Aronia Low Scape Mound.jpg

Aronia 'Low Scape Mound' is a smaller chokeberry cultivar, reaching about 3 feet in height and width, and turns red to orange in the fall.

Who doesn’t love the glowing reds, yellows, oranges and all the other colors that make autumn so beautiful? Did you ever wonder what the mechanism is, or how to get more of that beauty in your yard?

Growing conditions throughout the season affect fall color, as does current weather. Fall leaf colors are due to plant pigments in leaves. Colors such as orange and yellow, which we see in the fall, are actually present in the leaf all summer. However, those colors are masked by the presence of chlorophyll, the substance responsible for green color in plants during the summer. Chlorophyll allows the plant to use sunlight and carbon dioxide from the air to produce carbohydrates (sugars and starch).

Trees continually replenish their supply of chlorophyll during the growing season. As the days grow shorter and (usually) temperatures cooler, the trees use chlorophyll faster than they can replace it. The green color fades as the level of chlorophyll decreases, allowing the other colored pigments to show through. Plants that are under stress — from conditions such as prolonged dry spells — often will display early fall color, because they are unable to produce as much chlorophyll.

So, that’s how plants make their beautiful fall colors. Ideally, for the best colors, you need normal amounts of rain during the summer and dryer fall conditions.

Trees, being the biggest plants, are the most noticeable in the fall. Certain colors are characteristic of particular species:

  • Oaks — red, brown or russet;
  • Hickories — golden bronze;
  • Aspen and yellow poplar — golden yellow;
  • Dogwood — purplish red;
  • Beech — light tan;
  • Sourwood and black tupelo — crimson.

The color of maple leaves differ by species:

  • Our native red maple — brilliant scarlet;
  • Sugar maple — orange-red.

Some leaves of some species, such as the elms, simply shrivel up and fall, exhibiting little color other than drab brown.

Many shrubs have spectacular fall color as well. One is aronia, also known as chokeberry. There are two species, aronia arbutifolia, with red fruit, and Aronia melanocarpa, with black fruit. Both get from 6 to 10 feet tall, but there are many smaller cultivars — “Low Scape Mound” is a particularly nice one, getting to about 3 feet by 3 feet. Beautiful white flowers in spring, and attractive berries that are edible but taste awful, make this a great addition to any yard. It likes full sun and moist soil and turns a brilliant red to orange in the fall. This is a great replacement for the highly-invasive burning bush.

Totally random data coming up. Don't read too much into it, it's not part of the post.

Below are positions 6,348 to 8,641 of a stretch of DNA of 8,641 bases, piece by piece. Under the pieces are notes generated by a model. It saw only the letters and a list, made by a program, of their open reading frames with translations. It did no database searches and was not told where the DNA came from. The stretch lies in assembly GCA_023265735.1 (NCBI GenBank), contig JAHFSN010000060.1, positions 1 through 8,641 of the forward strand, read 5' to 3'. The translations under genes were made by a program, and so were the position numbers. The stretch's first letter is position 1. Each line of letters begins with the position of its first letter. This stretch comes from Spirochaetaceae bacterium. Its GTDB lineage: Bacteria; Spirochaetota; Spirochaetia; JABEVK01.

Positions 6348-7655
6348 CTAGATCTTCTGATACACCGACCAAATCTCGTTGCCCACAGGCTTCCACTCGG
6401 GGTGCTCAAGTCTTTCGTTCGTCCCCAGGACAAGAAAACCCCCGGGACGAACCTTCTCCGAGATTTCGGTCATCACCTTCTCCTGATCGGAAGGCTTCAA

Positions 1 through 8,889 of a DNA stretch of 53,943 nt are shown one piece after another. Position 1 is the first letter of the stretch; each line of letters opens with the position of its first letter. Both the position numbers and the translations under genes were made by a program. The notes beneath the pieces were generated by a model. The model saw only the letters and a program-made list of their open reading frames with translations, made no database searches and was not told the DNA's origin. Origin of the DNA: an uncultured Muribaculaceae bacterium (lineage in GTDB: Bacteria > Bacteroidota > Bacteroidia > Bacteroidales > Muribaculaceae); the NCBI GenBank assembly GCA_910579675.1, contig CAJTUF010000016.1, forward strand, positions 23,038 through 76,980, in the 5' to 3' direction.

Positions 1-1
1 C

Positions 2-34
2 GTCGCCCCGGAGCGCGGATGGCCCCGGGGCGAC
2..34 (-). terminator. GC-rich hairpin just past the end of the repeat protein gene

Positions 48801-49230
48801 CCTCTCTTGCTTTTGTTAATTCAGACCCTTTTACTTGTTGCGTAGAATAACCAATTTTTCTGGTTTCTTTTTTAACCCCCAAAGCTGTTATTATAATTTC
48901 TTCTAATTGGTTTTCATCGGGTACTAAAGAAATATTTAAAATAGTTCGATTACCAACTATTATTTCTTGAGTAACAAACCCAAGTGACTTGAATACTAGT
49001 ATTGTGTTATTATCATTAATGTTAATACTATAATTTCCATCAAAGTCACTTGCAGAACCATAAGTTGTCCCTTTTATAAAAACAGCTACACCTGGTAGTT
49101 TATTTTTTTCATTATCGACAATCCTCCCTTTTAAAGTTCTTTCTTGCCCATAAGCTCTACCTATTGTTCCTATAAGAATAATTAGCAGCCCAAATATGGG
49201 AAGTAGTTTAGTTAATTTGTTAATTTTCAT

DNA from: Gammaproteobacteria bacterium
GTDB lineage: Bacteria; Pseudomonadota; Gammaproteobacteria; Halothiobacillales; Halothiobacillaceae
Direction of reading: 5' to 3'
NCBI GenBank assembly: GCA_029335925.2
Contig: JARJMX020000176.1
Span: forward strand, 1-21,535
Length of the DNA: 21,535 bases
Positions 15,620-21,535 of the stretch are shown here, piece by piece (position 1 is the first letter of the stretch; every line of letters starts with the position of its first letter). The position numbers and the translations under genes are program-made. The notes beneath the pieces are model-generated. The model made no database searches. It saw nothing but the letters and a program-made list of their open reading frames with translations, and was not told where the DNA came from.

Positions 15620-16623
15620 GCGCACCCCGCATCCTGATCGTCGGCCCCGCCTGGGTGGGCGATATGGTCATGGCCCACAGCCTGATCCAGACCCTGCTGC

Threadleaf bluestar.jpg

Threadleaf bluestar has lavender-blue flowers in the spring, and delicate summer foliage that turns bright yellow in the fall.

Another superb shrub for fall color is the oak-leaf hydrangea, hydrangea quercifolia. A wonderful four-season shrub, it turns a gorgeous deep maroon-purple in the fall. With large hydrangea flowers, peeling bark in winter and nice foliage, it deserves a spot in your garden. It prefers part shade and moist soil, and a good mulch. There are many varieties going from 3 to 12 feet tall.

We’ve discussed fall perennials before, with asters and goldenrods being my favorites, but one that is overlooked and is spectacular is threadleaf bluestar, or amsonia hubrichtii. It has lovely lavender-blue flowers in spring and delicate foliage in the summer that turns a beautiful yellow in fall. The extremely fine-textured foliage contrasts well with coarse-textured plants, such as Joe Pye weed. Threadleaf bluestar is very adaptable and easy to grow. It tolerates moist sandy to heavy clay soils, and tolerates drought once established, while it can take a little bit of shade.

With all these choices, why not bring more color into your yard, before the quiet of winter?